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How to watch the Super Bowl ads

- February 5th, 2012

Honda's Super Bowl commercial has already racked up more than 11 million views online. Save Ferris!

There are a lot of great things about being Canadian. We’ve got universal health care, other countries tend to like us, we know the right way to spell “colour” and “neighbour”, easy access to poutine and good beer… the list goes on.

But every year when the Super Bowl rolls around, we’re reminded of one of the downsides of living in this great nation: We don’t get to watch the good commercials.

With airtime for the game selling for as much as $4 million US per 30-second spot, advertisers naturally bring out their big guns. Supermodels, special effects, celebrities, monkeys, laughs, tears… if only the Super Bowl itself could be this entertaining.

Problem is, even if you watch the game on a U.S. station, the feed will be subbed out for CTV’s own. Which means you’re getting commercials localized for our maple syrup-lovin’ market. Hey, did you know American Idol is on CTV? After the 15th promo spot airs during the game, you sure as heck will.

If you absolutely must see the Super Bowl commercials that our American cousins will enjoy today, here are some tech-savvy strategies that might help. None of which requires leaving the country. Whew!

Watch them now

Dozens of advertisers have already released their Super Bowl commercials online to capitalize on advance buzz, or to feature extended versions that won’t be aired on TV. (Honda’s salute to Ferris Bueller’s Day Off is the most-watched so far, with more than 11 million views.) They’re a bit scattered across the web, but you can find most of them at Adweek’s Super Bowl hub, or our own Canoe.ca.

Stream the game

This will be the first year the Super Bowl is streamed live online, through NBC Sports and some mobile phone providers. The catch is we’re not sure if they’ll be showing the TV commercials in the online stream (and the NBC online broadcast might be unavailable in Canada anyway.) While the U.S. Attorney General recently shut down a bunch of illegal sports streaming sites, user-driven video sharing websites such as Justin.tv and Ustream.tv will almost certainly do an end run around the law and have live streams from U.S. networks – including the commercials.

Get an antenna

If you live close enough to the U.S. border, you might be able to use an HDTV antenna to pick up a signal from an NBC station in the States, which will naturally feature the full roster of American commercials. As an added bonus, these over-the-air signals are in crystal clear, uncompressed (or at least less-compressed) high-definition. There are tons of antenna retailers out there, but Xtek.ca has a good selection of gear, as well as primers on how to set it all up. Of course if you don’t have one already, this might have to wait until next year’s Super Bowl. Not even FedEx does same-afternoon delivery.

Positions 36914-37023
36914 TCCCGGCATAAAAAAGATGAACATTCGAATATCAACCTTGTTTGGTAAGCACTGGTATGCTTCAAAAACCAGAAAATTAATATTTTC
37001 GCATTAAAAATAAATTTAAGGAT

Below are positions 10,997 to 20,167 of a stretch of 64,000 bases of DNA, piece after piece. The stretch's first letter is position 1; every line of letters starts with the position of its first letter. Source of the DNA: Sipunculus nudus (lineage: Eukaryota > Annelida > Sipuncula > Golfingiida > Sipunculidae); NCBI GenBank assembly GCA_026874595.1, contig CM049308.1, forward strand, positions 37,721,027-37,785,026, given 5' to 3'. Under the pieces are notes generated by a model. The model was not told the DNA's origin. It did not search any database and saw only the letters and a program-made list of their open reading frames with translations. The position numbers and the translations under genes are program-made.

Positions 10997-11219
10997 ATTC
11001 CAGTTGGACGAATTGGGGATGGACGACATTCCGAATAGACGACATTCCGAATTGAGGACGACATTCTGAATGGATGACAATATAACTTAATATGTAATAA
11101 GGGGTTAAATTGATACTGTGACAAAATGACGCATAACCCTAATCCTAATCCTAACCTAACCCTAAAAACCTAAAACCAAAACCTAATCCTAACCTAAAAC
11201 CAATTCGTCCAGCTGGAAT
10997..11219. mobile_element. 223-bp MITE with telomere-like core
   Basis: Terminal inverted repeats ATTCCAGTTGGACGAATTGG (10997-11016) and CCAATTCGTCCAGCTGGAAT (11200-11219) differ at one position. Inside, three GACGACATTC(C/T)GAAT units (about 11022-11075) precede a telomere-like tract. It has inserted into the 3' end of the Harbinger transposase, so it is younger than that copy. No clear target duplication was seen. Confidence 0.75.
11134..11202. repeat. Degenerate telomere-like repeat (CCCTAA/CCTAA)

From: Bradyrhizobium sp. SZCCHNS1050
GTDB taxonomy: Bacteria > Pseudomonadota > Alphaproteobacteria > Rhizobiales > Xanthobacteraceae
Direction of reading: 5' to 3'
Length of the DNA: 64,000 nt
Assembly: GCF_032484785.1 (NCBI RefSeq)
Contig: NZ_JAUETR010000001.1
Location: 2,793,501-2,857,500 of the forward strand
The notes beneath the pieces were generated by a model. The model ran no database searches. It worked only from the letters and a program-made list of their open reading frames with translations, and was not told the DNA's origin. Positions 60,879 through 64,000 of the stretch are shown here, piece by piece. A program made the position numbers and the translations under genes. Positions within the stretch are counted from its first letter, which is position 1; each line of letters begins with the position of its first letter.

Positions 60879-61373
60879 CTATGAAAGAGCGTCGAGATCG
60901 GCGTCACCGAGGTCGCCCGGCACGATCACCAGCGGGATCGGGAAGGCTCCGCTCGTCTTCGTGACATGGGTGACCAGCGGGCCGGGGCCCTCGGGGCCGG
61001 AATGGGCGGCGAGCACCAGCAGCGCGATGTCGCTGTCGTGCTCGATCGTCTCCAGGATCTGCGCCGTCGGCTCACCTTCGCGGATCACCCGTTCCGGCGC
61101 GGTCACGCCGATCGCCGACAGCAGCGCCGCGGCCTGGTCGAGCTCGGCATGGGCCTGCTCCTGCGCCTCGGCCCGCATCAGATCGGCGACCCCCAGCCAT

Wait a little while

While some advertisers won’t reveal their commercials before the game, they invariably put them online moments after the ads air on TV. YouTube’s AdBlitz channel will round up all the commercials after the game is over, and there are even iPhone apps – like the $1.99 Super Ads app – that are updated with new commercials as soon as the ads hit the web. This means you can actually use the commercial breaks during the game for more important things, like fetching beer and going to the bathroom. These truly are enlightened times we live in.

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2 comments

  1. Russell Rose | February 5, 2012 at 2:21 pm

    Great info.

  2. Father Larry Winslow | February 12, 2012 at 8:19 am

    This is an age old bug-a-boo with me. I find it atrocious that the Canadian Channels are allowed to use an American program and then hijack the advertising time for the Mickey Mouse junk that we see up here – all in the name of Canadian content! It is time we got rid of the watchdogs that tell us they know better than we do what we should be watching on TV.

    For the first time in a long time, I watched the whole Super Bowl Game this year and really enjoyed the American Commercials. Oh, I am in Texas for the winter where our grocery bill is 50% – 60% of what it is in Canada, a dinner out is about 50% of what it is in Canada, and a box of wine (the same one sold in Ontario for around $34) costs only $12. I love Canada but cannot stand the Canadian rip-off mentality!

    Can we say we are tired of being raped by the Canadian Nanny Culture?

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